What Are the "Non-Core" Subjects?

What subjects are “non-core”? Well, among them are…

“Oh, the world is so full of a number of things…”

Robert Louis Stevenson said it first, but it’s as true of home education as of nature: there are more subjects, curricula options, projects, workbooks, great books, fun books, maps, Internet sites, and research opportunities out there than you will ever cover.

Once you’ve gotten into a pattern of completing your core subjects, you can start to add in fun electives. Just remember that you won’t ever add them all–and be sure not to overcrowd your schedule. (Children need time to be idle.)

“Non-core” doesn’t mean “unimportant.” It just means “secondary” to the vital core areas. So get those core areas running smoothly first, and then start contemplating the non-core subjects.

What subjects are “non-core”? Well, among them are…


Physical education


Foreign language


Study skills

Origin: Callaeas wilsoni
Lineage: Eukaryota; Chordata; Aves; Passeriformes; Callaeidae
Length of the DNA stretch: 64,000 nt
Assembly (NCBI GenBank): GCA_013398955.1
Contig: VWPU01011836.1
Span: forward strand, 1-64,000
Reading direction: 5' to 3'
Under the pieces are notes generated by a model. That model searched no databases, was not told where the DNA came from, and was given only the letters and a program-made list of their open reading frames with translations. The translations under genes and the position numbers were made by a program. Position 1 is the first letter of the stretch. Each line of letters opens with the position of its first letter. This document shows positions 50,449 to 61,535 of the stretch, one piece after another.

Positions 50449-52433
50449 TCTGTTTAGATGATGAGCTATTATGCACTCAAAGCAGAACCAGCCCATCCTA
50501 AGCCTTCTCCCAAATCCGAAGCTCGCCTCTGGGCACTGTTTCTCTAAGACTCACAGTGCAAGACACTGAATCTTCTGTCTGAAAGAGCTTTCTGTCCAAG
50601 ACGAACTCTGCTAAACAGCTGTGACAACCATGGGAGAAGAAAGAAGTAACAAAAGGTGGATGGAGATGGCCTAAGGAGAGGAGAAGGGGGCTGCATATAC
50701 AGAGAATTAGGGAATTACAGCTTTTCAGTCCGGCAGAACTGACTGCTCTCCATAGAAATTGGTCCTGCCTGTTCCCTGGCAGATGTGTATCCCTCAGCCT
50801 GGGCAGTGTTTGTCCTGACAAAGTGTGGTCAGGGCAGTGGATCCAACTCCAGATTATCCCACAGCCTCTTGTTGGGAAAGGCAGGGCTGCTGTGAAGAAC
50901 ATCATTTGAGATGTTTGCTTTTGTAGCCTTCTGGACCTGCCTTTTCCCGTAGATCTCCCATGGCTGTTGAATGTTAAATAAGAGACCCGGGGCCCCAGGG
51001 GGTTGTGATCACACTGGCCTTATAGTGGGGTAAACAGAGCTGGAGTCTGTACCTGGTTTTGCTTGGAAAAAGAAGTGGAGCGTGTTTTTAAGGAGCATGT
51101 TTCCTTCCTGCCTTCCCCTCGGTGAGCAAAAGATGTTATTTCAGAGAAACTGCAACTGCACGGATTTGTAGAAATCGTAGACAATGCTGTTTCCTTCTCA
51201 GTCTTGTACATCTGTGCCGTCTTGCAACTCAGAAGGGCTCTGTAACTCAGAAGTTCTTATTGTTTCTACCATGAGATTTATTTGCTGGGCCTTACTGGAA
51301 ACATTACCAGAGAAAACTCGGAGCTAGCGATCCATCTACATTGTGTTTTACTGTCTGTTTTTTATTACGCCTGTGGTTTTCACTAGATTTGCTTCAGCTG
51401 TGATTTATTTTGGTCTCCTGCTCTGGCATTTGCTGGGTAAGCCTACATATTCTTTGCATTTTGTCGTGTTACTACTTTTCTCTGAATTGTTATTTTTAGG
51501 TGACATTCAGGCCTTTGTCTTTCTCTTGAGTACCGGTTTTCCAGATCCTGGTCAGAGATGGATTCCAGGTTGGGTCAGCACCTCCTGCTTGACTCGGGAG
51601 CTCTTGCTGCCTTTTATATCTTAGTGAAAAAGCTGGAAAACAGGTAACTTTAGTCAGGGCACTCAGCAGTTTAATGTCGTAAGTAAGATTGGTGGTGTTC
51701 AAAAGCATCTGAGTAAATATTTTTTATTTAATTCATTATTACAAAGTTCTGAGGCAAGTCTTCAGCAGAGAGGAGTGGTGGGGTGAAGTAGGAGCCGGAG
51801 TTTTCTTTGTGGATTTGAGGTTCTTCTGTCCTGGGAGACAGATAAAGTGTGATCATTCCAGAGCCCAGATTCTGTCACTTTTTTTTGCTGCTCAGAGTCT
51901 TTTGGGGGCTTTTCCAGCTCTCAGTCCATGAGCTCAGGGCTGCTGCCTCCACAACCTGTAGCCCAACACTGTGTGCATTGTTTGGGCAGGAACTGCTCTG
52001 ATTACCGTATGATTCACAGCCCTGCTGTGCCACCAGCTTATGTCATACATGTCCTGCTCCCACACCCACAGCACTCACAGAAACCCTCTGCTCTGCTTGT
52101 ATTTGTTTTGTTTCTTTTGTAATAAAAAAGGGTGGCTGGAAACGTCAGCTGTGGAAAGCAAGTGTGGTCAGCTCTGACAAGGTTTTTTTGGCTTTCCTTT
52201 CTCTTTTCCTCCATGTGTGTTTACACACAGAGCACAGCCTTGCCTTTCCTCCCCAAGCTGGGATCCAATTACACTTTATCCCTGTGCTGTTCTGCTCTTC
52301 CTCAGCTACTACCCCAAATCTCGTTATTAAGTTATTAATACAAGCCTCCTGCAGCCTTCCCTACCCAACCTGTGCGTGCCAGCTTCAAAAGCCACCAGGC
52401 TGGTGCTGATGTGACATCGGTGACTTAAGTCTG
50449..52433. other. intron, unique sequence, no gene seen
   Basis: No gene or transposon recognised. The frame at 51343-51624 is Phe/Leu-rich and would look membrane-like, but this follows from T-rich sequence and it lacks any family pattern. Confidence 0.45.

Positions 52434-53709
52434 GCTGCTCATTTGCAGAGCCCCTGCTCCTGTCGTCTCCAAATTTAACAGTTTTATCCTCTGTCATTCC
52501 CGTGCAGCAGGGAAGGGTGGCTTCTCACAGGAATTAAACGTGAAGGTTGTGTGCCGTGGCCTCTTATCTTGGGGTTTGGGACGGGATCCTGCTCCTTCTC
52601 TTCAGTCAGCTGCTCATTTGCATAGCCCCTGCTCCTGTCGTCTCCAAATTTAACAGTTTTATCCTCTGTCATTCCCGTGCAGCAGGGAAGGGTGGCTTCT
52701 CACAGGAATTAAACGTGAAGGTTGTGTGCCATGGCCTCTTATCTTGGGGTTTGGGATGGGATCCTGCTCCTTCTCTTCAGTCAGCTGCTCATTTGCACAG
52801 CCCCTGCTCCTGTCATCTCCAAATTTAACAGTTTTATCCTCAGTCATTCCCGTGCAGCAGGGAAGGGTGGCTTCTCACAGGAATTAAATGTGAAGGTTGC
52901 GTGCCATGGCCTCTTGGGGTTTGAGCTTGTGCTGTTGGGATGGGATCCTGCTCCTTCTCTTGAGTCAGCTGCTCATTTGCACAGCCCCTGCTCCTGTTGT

Fine arts


Visual arts


Practical arts



Sewing & other fabric/yarn arts





All of these are worthwhile subjects that can round out your child’s school year. Just remember that they come after the core subjects–and that you must pick and choose among them (rather than trying to complete a representative smattering of all).




Susan Wise Bauer

Susan Wise Bauer is an educator, writer, and historian. She is the co-author of The Well-Trained Mind: A Guide to Classical Education at Home (now in its fourth edition), and the author of (among others) The Well- Educated Mind, The Story of Western Science, the Story of the World series, the History of the World series, the elementary series Writing With Ease, and the pre-rhetoric series Writing With Skill. Susan was home educated through high school and has taught all four of her children at home. She has a B.A. and M.A. in English language and literature, an M.Div., and a Ph.D. in the history of American religion from the College of William and Mary in Virginia, where she taught writing and literature for over fifteen years.


3 thoughts on “What Are the "Non-Core" Subjects?

    1. With middle-school students, there’s no one rule/standard, because their transcripts and credits don’t really start “counting” or “mattering” as much until they start 9th grade (high school). Your local school board or your state’s Education Department may have guidelines.

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